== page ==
This past Tuesday evening, Studley Theatre was the place to groove, with live music played by the very musicians who school their students—literally.
On Sept. 30, the SUNY New Paltz Department of Music hosted “All That Jazz,” an hour and a half-long faculty jazz concert. From students in the music department, to fellow faculty members and community members, over 100 guests attended the concert, according to the ushers of the event.
An entirely faculty led show, the jazz performance included Mark Dziuba on the guitar, Vinnie Martucci playing piano, John Menegon on bass, Jeff Siegel on drums, David Savitsky on saxophone and Teri Roiger on vocals. The group covered the music of a variety of jazz musicians and made sure to add a personal touch to each song.
Some of the songs performed Tuesday evening included “Graffiti Blues” by Blue Mitchell, “First Song” by Charlie Haden, “Wholly Earth” by Abbey Lincoln and “The Visit” by Pat Martino. The faculty members shared brief stories about the particular song’s musicians, their connection to the song, or the long-lasting impact the song has had on them since their young adulthood.
In her all-black ruffled shirt and skirt outfit, Roiger swayed from side to side as she graced the stage for several of the band’s performances, layering her vocals over the rest of the five musicians’ instruments. Prior to performing “Passion Dance” by McCoy Tyner, Martucci stood up from his piano bench and spoke to the audience about his experience with Tyner.
According to Martucci, his best friend was the president of the New Paltz Student Association while they were undergraduate students, and Martucci asked if his friend could have Tyner as the following semester’s musical guest.
“He played at SUNY New Paltz, I got to pick him up from the airport and he even gave me a piano lesson,” Martucci said. “Tyner was my personal hero.”
Following “Passion Dance” was “Talkin’ to the Sun” by Abbey Lincoln, who Roiger said is a “deep influence” for her. Roiger prefaced the song by stating that the song is one of Lincoln’s first recordings and had inspired her to make a cover album of Lincoln’s music. When they later performed “Wholly Earth,” also by Lincoln, Roiger pointed out that Lincoln’s music also inspired her to write songs of her own.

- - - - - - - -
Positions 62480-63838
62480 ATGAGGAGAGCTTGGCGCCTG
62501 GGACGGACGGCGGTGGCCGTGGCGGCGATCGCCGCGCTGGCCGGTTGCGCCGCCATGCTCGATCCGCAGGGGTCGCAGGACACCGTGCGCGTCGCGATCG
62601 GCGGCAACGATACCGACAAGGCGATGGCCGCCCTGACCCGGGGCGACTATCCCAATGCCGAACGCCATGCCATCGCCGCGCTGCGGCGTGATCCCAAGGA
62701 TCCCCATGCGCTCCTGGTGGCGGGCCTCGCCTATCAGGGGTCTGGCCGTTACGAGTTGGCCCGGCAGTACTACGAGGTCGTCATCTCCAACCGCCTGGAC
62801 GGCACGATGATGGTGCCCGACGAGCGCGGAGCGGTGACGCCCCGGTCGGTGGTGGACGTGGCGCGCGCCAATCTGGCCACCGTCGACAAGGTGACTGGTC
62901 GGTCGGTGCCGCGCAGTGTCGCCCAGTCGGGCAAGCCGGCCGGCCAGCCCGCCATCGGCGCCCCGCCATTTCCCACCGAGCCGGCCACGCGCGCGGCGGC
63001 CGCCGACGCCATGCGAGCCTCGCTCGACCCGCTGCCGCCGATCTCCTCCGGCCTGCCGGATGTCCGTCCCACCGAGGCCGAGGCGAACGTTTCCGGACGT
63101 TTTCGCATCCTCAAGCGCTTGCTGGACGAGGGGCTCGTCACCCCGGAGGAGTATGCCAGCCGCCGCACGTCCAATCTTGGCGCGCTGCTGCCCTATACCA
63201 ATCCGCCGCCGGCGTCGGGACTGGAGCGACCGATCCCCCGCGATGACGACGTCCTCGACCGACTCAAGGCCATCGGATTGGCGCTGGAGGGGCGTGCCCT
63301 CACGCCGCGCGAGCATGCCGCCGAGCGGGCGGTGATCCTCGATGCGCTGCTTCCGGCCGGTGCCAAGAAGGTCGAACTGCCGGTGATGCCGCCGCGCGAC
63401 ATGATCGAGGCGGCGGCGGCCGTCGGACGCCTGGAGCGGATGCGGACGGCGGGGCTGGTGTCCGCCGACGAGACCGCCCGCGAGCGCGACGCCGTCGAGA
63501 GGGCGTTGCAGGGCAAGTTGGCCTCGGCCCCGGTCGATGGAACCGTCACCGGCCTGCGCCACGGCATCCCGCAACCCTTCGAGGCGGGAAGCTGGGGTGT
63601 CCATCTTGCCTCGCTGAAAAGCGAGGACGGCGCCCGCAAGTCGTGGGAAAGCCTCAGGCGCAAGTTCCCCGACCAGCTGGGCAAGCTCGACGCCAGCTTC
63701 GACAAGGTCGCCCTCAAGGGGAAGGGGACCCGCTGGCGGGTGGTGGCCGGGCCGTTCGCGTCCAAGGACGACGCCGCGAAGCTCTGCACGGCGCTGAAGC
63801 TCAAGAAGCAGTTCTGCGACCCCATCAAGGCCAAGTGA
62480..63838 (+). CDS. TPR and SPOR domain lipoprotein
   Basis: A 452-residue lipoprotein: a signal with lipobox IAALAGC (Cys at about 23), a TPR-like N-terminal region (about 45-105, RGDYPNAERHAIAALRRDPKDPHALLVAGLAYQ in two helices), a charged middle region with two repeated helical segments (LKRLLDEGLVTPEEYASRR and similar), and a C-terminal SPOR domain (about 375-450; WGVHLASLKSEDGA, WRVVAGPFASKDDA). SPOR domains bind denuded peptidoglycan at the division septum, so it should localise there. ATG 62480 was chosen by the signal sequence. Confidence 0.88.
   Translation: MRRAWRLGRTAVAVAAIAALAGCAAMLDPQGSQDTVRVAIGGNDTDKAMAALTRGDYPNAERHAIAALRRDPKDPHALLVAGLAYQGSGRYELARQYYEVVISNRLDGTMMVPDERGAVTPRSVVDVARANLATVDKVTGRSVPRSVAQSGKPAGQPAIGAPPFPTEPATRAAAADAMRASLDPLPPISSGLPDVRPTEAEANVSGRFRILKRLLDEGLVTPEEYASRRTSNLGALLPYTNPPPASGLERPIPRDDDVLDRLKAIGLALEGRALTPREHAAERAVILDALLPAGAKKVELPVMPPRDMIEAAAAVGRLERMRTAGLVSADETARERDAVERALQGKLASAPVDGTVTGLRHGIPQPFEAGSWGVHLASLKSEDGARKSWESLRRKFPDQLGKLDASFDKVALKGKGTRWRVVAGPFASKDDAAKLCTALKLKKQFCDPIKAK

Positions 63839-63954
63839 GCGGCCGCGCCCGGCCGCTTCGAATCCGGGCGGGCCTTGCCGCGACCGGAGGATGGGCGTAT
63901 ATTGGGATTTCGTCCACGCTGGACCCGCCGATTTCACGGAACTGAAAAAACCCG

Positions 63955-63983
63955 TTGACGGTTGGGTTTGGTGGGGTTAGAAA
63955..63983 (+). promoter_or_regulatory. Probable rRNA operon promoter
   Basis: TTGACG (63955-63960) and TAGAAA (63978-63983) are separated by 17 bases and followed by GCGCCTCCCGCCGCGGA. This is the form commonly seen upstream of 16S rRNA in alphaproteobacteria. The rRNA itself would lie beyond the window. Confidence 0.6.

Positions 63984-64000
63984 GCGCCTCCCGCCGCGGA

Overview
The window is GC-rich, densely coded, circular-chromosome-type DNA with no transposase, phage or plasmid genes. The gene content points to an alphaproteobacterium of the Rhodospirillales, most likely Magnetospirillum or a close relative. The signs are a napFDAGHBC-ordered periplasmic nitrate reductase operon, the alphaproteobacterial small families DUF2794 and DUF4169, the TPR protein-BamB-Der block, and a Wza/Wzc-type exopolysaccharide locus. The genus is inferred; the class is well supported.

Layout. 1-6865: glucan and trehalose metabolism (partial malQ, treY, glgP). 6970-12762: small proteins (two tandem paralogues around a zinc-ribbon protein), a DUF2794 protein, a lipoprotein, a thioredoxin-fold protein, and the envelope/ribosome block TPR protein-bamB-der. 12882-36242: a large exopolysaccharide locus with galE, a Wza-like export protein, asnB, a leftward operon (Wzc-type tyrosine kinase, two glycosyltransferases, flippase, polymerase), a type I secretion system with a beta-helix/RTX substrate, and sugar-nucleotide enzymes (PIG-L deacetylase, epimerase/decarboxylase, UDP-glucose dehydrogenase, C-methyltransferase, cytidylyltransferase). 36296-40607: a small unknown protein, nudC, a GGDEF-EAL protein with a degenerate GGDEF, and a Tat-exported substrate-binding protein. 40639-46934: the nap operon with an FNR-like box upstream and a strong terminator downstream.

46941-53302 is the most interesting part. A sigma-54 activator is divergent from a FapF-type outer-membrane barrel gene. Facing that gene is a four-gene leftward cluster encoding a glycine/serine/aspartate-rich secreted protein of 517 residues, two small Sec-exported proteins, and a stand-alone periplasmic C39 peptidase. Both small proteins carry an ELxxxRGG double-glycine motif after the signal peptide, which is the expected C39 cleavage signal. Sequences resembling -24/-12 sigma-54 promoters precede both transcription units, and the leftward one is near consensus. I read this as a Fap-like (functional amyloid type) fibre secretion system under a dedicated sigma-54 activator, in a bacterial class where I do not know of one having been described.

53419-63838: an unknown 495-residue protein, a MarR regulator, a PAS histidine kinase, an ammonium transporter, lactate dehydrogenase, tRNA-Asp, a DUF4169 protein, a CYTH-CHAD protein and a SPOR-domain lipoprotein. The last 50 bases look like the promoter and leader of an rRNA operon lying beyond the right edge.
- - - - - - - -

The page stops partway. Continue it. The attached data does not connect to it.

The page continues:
Jenny Liba, a fourth-year psychology major, attended the concert and said she really enjoyed the performance.
“I felt that it was very relaxing to listen to and a great thing to go and see after a long day of school,” Liba said. “I really enjoyed how each musician was able to have a song that would highlight their specific instrument and that showed off their playing ability.”
Jazz Society, a student collective that bridges the gap between jazz students and non-jazz students at the college, had several members attend the concert as well. Jazz Society President Danielle Roberts, a fourth-year jazz studies major, said she has had most of the musicians as professors and “it’s always amazing seeing what they teach in class come to life.”
“It makes me laugh every time I go to a faculty concert because of how unbelievably talented some of our music faculty are. Watching Menegon on the bass get into the groove of every song, seeing Dziuba play all of the different forms of improvisation that he teaches us in Jazz Improv and watching eccentric Martucci pound at the keys at an amazing speed with so much skill made the performance rich and colorful,” Roberts said.
Roberts was able to bring much of what she has learned through her classes and apply her knowledge of jazz to the concert.
“The accuracy of their timing was jaw dropping. For one of the songs they all began to play at the same time on the same beat. I have no idea how they knew exactly when to come in, and they were all on the same page. I guess it’s a lot of practice and working together,” Roberts said. “They also did a great job at listening to one another. When working in a group, it’s extremely important to listen to the other musicians so that everyone is on the same page.”
From the final notes of their performance through their standing ovation, the crowd lauded the musicians. Various audience members went up to the faculty to commend them.
Siegel said the group looks forward to their biannual shows “to play together and hopefully pass the inspiration on to the students.”
“I thought the performance was smokin’. We are all such good friends,” Dziuba said. “When we get together to play this type of music we revel in each other’s abilities.”
Martucci added that they’ve all played professionally together for at least 25 years and it’s always a “wonderful experience.”
“Hearing all that great playing and communication going on Tuesday night on stage for me is a thrilling experience I wish everyone could have,” Martucci said. “Besides being good friends and having just a blast on stage, I have the greatest respect for what everyone brings to their music as artists and teachers. It’s a gift to be a part of that.”